Under the federal rules of civil procedure, the names of the parties of a lawsuit ought to be disclosed, but there are rare times when a plaintiff can proceed anonymously.
And in what seems a stark sign of the rareness of these political times, a federal judge recently granted anonymity to three plaintiffs in a lawsuit filed by civil rights groups on behalf of residents of LaGrange, Georgia.
The case was filed in June in U.S. District Court for the Northern District of Georgia. Among other allegations, the civil rights groups say the city government, as the sole provider of basic utilities in LaGrange, threatens to cutoff service if fines remain unpaid (the city has no property taxes and is funded through its utility revenue.
Not long after the complaint was filed, the civil rights groups’ attorneys, including from the NAACP in Georgia, filed papers to keep secret the names of three of the plaintiffs. All three plaintiffs, immigrants, feared disclosing their names “could lead to civil and criminal prosecution, social stigma and retaliation,” according to the motion seeking anonymity.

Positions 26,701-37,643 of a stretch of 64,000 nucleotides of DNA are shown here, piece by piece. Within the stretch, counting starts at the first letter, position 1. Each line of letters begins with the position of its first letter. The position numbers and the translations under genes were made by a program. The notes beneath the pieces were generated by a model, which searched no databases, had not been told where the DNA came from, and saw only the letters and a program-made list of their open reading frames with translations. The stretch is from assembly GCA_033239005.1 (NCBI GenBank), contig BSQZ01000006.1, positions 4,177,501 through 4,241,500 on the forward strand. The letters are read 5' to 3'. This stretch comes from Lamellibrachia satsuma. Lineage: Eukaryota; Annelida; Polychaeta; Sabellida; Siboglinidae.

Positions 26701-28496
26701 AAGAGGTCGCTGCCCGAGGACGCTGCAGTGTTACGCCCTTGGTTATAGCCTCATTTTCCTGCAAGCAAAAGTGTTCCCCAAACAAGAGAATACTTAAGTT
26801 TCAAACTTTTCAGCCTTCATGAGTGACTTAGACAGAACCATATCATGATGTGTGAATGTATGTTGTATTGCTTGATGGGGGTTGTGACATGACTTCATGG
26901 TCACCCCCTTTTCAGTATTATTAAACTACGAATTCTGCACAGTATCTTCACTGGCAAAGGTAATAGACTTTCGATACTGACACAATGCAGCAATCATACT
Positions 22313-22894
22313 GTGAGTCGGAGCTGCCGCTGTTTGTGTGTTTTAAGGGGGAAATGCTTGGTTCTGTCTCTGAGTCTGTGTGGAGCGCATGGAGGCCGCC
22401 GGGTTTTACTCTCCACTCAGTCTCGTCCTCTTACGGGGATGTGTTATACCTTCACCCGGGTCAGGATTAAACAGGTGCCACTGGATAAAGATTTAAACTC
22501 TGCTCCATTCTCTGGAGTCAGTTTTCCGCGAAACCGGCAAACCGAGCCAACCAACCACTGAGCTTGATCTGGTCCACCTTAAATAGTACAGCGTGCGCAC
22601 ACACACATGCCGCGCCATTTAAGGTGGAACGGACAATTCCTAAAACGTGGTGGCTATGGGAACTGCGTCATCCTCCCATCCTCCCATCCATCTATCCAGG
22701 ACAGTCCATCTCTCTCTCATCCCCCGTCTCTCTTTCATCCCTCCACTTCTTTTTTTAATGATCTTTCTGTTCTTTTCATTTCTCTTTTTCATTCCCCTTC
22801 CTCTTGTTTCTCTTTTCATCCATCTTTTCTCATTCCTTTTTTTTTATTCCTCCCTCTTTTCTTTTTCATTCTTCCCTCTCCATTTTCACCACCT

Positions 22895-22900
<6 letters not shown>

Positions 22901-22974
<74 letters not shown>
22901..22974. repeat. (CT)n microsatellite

The request to keep the plaintiffs’ names listed as John Doe 1, John Doe 2 and John Doe 3 cited the “Trump Administration’s articulated plan to continue arresting immigrants at courthouses.”
The plaintiffs’ attorneys referred to media reports such as a Los Angeles Times story in March about federal Immigration and Customs Enforcement agents — some in uniform, some not — “sweeping into courtrooms or lurking outside court complexes, waiting to arrest immigrants who are in the country illegally.”
In an affidavit, one of the plaintiffs, a father of two, said he came to the United States from Mexico more than 15 years ago. He said he’s been unable to get utility service because he doesn’t have a Social Security card, which in turn causes other problems.
To register his children in school, for instance, he said he needs proof of residency in the form of a utility bill, and so his landlord has to write a letter to the school each year explaining the problem.
But he also expressed deep concern that if his name were to become public, he could face arrest and deportation. “I worry that attending a court proceeding itself could place me at immediate risk of harm because immigration agents could locate me there,” he wrote.
While the City of LaGrange has filed a motion to dismiss the lawsuit, which is pending, its attorneys filed no opposition to John Doe motion.
In a one sentence ruling, U.S. District Court Judge Timothy C. Batten granted the request, citing “good cause”.